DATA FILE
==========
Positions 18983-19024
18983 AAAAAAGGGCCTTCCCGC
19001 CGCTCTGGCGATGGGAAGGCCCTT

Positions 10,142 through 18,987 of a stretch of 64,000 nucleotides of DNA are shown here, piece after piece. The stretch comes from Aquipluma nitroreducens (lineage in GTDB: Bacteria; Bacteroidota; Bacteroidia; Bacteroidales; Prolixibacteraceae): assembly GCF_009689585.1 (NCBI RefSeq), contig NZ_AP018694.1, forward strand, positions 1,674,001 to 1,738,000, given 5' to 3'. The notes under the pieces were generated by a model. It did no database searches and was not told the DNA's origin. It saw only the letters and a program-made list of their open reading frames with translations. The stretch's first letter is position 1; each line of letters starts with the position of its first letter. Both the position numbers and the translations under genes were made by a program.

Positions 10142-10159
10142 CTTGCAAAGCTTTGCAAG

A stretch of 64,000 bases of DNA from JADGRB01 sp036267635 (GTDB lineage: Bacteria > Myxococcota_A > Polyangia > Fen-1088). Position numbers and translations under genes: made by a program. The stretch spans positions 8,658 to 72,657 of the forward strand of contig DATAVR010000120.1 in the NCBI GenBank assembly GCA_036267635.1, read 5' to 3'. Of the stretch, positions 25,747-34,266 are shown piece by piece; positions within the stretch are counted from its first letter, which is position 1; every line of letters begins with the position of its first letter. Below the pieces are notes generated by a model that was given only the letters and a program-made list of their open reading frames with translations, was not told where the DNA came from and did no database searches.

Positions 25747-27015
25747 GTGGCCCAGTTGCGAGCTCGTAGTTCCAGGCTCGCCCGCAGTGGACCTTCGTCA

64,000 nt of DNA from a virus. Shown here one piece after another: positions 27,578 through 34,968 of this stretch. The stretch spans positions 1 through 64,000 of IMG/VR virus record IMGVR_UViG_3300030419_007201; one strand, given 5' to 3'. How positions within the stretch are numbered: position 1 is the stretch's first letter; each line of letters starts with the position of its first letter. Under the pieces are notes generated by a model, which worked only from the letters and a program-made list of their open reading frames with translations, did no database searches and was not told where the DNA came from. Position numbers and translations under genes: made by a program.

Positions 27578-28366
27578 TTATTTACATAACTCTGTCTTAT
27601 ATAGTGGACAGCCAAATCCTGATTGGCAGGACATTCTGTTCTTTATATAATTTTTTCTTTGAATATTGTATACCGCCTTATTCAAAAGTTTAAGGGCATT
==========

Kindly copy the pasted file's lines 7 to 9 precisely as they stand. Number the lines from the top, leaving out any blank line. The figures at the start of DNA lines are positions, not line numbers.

A stretch of 64,000 bases of DNA from JADGRB01 sp036267635 (GTDB lineage: Bacteria > Myxococcota_A > Polyangia > Fen-1088). Position numbers and translations under genes: made by a program. The stretch spans positions 8,658 to 72,657 of the forward strand of contig DATAVR010000120.1 in the NCBI GenBank assembly GCA_036267635.1, read 5' to 3'. Of the stretch, positions 25,747-34,266 are shown piece by piece; positions within the stretch are counted from its first letter, which is position 1; every line of letters begins with the position of its first letter. Below the pieces are notes generated by a model that was given only the letters and a program-made list of their open reading frames with translations, was not told where the DNA came from and did no database searches.

Positions 25747-27015
25747 GTGGCCCAGTTGCGAGCTCGTAGTTCCAGGCTCGCCCGCAGTGGACCTTCGTCA